Concurrent Education (ConEd) students blame the Faculty of Education for the student’s inability to secure practicum placements mandated by the programme. They also allege unprofessional behaviour by staff.
Students in the first three years of the ConEd programme describe facing challenges finding and securing practicum placements, combined with challenges communicating with the Practicum Office.
Second and third-year ConEd students explained the Practicum Office had an unclear policy requiring candidates to take non-traditional practicums—which are conducted outside the typical classroom setting in schools.
Brianna Priffer, ConEd ’25, said some students believed the Practicum Office would place them in a school. This led to students feeling they were “screwed over” when they found out non-traditional placements were required.
“When you’re looking for non-traditional settings, the Practicum Office isn’t very good at telling you how to find those places, so you ended up Googling,” Priffer said in an interview with The Journal.
According to students, fourth and fifth-year ConEd students require classroom placements for Ontario College of Teachers (OCT) certification purposes, and COVID-19 made it difficult to attain such placements. Students felt frustrated with how the process was outlined to everyone.
“To do our practicum, we pay $700. I take issue with the fact they’re forcing us into these placements that aren’t serving us as educators […] I’m doing the exact same placements that I’ve been doing as a high schooler who wanted to get into the program,” Lily*, ConEd ’25, said in an interview with The Journal.
Students said the Practicum Office lagged when communicating with students, leaving many confused and disappointed.
“The [practicum] office was very hostile and aggressive with their communications. It was really hard to get communications going with them, and trying to call them wasn’t working as well,” Byrd*, ConEd ’24, said in an interview with The Journal.
Byrd was not placed in a practicum placement as a third-year student and had to apply for a deferral before the last possible day of being placed.
She described the process as unclear and was upset by the lack of guidance. Byrd and other students said the role of EDU boards—publicly funded school boards—also remained unclear when it came to placements.
“It’s all dependent on how quickly they communicate back. I tried to email [the Practicum Office] about [deferrals], because I was worried that I wouldn’t get a placement in time. They didn’t give it to me because they were like, ‘we’re still working on your EDU placements,’” Byrd said.
According to Lily, the Practicum Office gave students ultimatums on the rare times they responded to their emails and calls, making students increasingly stressed. Priffer said she was also frustrated by the lack of clear answers.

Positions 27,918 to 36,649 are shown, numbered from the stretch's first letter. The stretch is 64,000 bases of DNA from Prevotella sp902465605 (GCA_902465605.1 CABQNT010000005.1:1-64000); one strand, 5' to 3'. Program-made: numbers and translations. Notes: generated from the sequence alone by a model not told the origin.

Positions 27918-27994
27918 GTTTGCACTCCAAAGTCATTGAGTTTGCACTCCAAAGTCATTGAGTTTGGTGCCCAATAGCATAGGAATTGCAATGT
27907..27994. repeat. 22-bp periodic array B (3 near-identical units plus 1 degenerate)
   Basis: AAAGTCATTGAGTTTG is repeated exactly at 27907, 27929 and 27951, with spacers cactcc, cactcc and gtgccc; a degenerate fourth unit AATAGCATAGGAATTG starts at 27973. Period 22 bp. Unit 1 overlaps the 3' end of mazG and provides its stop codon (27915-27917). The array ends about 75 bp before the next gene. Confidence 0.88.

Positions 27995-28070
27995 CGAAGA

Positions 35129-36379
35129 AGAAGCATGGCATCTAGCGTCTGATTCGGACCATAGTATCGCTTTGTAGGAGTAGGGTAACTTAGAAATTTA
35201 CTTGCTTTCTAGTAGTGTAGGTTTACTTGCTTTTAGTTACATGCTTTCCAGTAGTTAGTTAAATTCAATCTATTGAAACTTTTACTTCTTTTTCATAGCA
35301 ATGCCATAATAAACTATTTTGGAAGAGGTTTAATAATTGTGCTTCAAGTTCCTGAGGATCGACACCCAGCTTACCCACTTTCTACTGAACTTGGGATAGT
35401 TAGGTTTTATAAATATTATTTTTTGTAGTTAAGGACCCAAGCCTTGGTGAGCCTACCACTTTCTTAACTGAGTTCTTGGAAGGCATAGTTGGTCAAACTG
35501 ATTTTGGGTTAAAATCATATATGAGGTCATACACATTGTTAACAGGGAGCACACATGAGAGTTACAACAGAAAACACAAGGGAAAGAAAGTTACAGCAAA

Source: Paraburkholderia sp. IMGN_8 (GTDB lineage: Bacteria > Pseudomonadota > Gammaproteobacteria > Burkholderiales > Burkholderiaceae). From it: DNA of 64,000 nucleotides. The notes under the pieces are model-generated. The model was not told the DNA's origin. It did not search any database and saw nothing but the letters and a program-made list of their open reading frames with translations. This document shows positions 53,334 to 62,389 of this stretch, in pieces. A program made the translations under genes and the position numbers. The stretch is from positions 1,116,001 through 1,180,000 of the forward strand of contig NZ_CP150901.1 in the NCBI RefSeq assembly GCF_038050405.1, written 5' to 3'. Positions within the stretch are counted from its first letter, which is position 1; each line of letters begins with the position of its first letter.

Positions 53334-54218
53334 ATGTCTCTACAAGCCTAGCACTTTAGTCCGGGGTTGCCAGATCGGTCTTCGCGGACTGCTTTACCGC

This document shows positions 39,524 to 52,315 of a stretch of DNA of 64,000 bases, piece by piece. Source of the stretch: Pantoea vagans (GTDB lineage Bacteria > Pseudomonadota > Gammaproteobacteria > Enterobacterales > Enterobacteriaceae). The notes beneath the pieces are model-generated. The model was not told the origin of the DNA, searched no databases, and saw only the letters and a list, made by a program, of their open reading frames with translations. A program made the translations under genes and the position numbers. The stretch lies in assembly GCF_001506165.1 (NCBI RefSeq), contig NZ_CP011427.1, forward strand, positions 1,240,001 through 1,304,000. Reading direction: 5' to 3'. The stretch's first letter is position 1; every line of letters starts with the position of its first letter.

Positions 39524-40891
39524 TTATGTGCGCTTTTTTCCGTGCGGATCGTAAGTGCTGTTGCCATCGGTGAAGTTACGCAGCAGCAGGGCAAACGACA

“The timing of how long it takes to get a response was a really big issue I had. I found if there was a question that was, I guess, tricky to answer, it wasn’t answered in a straightforward manner. I didn’t appreciate that,” Priffer said.
Lily said she was afraid students who weren’t placed in practicums would have to complete online modules like those offered during the peak of the pandemic.
“The modules are something quickly slapped together—thrown together. These modules are lazy, and they’re supposed to replace an experience that’s vital for us,” Lily said.
Lily said she lost confidence in the way the Practicum Office is dealing with students. Lily said students feel uncomfortable speaking to some staff in the Practicum Office.
“Last year, Stephanie Barnaby—the head of the Practicum Office—came to our class. She didn’t turn her mic off and she started talking about how annoying she finds ConEd students, and then her mic turned off,” Lily said. “That was just something that was never addressed.”
“Then she went from being an academic advisor to the head of the Practicum Office. You can just imagine how uncomfortable that makes students feel.”
Lily felt her position as a woman of colour contributed to her negative experiences with the Practicum Office. Lily said the staff in the Practicum Office are homogenous, leading to uncomfortable interactions.
“Every single person who works in the Practicum Office is a white woman. There’s no diversity, there’s no representation. As a person of colour there are some environments in which you feel hyper conscious that you’re a person of colour,” Lily said.
“I don’t feel respected at all. The fact that I’m the only coloured person interacting with a group of white women who are in power is such an important thing in my education.”
Lily brought up the fact that student teachers teach all students, regardless of cultural background. Lily believes the Practicum Office should showcase this diversity.
All three students said they wished the Practicum Office could provide more concrete solutions and support to students.
“Be more respectable in your communications and actually make students feel comfortable coming to you with issues […] when students don’t feel safe and comfortable going to their advisors, that’s a problem,” Lily said.
In a statement to The Journal, the University said the Practicum Office placed approximately 1,700 teacher candidates in placements across Ontario.
“In the event that a candidate is not able to be placed during a particular placement, various programming adjustments are made on a case-by-case basis to ensure that all requirements are met and candidates are able to graduate on time,” the University said.
The University highlighted students are always welcome to make an appointment with a practicum office assistant.
The University did not address the student’s allegations of Barnaby’s behaviour or the feeling of a lack of diversity in the office.
*Name changed for fear of retaliation
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